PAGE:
Manfred Weber’s candidacy to the post of the European Commission’s President appeared to be still somehow rational in spite of its overall irrationality as it left the dilemma above still open. Weber has traditionally shown patience and understanding toward the unruly East-Central-Europeans in the party, his cordial relationship to Orbán was well-known.

However, he has been still moderate enough and a committed pro-European that the liberal wing of EPP could still accept him as a lesser evil in these troubled times. Nevertheless, knowing Weber’s and party chairman Joseph Daul’s track record with right-wing populism in the EPP in general (and with Viktor Orbán in particular), it was hard to expect the current EPP leadership to make a straightforward commitment in that strategic dilemma before the results of the EP elections are known. However, Weber’s surprising personal support for the Article 7 procedure set an end for this balancing act. Orbán’s political relation to the EPP and Manfred Weber was hard hit and can barely be healed. Sooner or later this newly grew tension will ultimately result in the suspension of Fidesz’ membership in the EPP, or in its leave. Hence, in the lack of other strategic options, pursuing a stronger friendship with Salvini and the radical-right appears to be inevitable for Orbán.

Irrespective of the EPP’s fate, Salvini and Orbán still cannot be completely displeased, even if they cannot fulfil now their mid-term goal, the occupation of the EU institutional setting. Of course, it is impossible to forecast the domestic political dynamics of key EU member states in the next six years until the EP elections in 2024. However, it is rather plausible to expect that a paralyzed European Parliament and EU institutional setting will in the long-term contribute to the electoral support of Eurosceptic, populist radical-right forces.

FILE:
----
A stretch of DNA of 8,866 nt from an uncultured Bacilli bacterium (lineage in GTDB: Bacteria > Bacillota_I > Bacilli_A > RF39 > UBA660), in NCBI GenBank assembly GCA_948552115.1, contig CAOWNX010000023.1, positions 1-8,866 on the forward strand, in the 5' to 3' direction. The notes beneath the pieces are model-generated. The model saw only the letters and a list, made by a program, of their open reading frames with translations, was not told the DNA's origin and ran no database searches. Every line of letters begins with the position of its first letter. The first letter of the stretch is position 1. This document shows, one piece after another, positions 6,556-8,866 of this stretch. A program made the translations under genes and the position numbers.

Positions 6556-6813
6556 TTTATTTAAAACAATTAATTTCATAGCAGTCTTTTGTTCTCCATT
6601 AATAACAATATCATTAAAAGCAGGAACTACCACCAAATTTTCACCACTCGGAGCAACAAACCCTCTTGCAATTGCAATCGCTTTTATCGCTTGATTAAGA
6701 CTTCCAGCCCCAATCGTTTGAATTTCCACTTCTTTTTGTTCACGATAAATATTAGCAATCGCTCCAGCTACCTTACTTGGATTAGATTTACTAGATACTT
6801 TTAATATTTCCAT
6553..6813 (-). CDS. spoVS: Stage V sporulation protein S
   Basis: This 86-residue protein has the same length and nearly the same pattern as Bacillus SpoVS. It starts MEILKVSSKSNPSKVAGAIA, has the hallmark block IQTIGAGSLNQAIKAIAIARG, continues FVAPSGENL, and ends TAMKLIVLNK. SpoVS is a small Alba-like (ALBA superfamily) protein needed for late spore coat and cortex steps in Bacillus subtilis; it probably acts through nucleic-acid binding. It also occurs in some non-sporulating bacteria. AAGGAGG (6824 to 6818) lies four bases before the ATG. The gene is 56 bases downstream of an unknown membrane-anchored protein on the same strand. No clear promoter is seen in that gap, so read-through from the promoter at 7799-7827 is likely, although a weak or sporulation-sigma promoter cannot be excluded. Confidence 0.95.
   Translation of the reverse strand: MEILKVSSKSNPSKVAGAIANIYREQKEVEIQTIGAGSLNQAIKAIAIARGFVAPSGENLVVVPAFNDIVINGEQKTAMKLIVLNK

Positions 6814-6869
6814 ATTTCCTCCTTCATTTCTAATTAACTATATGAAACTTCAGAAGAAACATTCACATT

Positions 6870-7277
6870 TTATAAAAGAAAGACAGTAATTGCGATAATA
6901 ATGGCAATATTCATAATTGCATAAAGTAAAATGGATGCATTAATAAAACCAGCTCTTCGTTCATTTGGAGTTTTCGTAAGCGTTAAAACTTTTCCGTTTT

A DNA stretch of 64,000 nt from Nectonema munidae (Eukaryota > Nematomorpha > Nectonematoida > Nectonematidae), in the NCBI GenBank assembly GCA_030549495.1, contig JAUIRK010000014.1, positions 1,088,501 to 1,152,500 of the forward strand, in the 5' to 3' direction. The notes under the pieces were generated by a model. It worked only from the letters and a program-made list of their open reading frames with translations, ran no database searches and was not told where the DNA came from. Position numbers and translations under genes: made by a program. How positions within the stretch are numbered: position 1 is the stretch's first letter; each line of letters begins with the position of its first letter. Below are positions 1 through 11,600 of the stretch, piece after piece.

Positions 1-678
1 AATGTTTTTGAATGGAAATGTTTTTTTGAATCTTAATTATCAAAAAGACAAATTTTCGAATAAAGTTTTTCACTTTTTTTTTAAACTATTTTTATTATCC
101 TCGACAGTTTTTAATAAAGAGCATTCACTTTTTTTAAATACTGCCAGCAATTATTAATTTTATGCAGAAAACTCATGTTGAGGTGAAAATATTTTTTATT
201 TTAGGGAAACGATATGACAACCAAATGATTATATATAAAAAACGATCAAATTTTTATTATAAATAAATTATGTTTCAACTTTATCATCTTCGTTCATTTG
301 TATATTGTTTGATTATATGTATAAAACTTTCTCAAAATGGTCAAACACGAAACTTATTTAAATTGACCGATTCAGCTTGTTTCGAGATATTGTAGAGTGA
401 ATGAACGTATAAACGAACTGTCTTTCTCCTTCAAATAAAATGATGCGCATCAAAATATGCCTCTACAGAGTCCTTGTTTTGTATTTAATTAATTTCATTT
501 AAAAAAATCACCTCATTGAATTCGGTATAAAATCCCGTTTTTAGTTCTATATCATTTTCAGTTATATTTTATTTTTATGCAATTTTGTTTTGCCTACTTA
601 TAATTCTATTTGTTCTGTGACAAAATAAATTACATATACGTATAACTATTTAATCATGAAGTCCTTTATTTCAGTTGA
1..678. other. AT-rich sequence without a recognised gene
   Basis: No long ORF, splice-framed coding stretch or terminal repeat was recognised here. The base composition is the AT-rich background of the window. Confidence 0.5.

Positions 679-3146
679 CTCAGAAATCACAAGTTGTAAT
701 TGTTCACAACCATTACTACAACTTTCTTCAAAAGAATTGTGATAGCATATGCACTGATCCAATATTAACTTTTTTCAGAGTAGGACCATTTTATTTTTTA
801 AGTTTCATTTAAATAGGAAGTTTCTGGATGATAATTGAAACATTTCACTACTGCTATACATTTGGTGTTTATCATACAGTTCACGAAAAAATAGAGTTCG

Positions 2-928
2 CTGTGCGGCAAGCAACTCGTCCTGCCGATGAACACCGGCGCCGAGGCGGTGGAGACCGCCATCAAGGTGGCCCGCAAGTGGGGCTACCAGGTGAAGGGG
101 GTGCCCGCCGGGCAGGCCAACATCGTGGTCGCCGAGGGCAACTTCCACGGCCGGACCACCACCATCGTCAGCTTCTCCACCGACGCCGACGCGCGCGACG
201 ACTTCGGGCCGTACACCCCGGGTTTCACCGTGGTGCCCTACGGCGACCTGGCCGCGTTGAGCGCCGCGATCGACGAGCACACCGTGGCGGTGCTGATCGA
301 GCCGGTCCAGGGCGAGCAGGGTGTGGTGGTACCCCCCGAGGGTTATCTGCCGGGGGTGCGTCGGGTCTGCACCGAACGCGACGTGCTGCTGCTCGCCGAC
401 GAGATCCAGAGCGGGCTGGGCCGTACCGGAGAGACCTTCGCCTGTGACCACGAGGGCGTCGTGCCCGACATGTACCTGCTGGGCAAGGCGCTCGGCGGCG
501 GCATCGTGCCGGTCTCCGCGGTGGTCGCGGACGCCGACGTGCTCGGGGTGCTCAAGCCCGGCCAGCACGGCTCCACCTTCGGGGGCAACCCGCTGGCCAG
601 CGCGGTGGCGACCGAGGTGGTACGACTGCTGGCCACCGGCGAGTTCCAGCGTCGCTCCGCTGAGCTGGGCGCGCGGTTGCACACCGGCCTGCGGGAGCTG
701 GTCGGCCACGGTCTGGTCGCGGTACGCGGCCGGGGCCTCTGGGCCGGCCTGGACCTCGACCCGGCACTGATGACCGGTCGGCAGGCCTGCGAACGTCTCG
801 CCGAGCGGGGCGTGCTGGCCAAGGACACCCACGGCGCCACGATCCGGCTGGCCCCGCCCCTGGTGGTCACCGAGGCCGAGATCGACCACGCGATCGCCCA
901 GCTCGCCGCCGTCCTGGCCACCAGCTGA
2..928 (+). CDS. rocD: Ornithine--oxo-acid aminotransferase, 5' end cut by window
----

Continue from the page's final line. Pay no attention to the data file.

Therefore, it is fair to say that the elections of the European Parliament in 2019 have enormous importance. The fate of the European integration is really in the hands of European citizens. If Eurosceptic radical-right forces definitely reach a critical mass in the EP, the key question that remains, which party among them can be integrated into a rational and programmatic political process, and which of them will continue focusing on crisis-performance to maintain their domestic political support at all costs.

Daniel Hegedüs is visiting fellow at the German Marshall Fund of the United States and visiting lecturer at the Humboldt University to Berlin

*A version of this article was originally published in Hungarian by Magyar Narancs. This version reflects the author’s most recent views.
Daniel Hegedüs

Eastern European Futures

In 2009, the European Union and six of its Eastern neighbours launched the Eastern Partnership (EaP) with the stated aim of building a common area of shared democracy, prosperity, stability and increased cooperation. A decade on, however, progress has been mixed.

Visegrad Insight is published by the Res Publica Foundation. This special edition has been prepared in cooperation with the German Marshall Fund of the United States and supported by the International Visegrad Fund.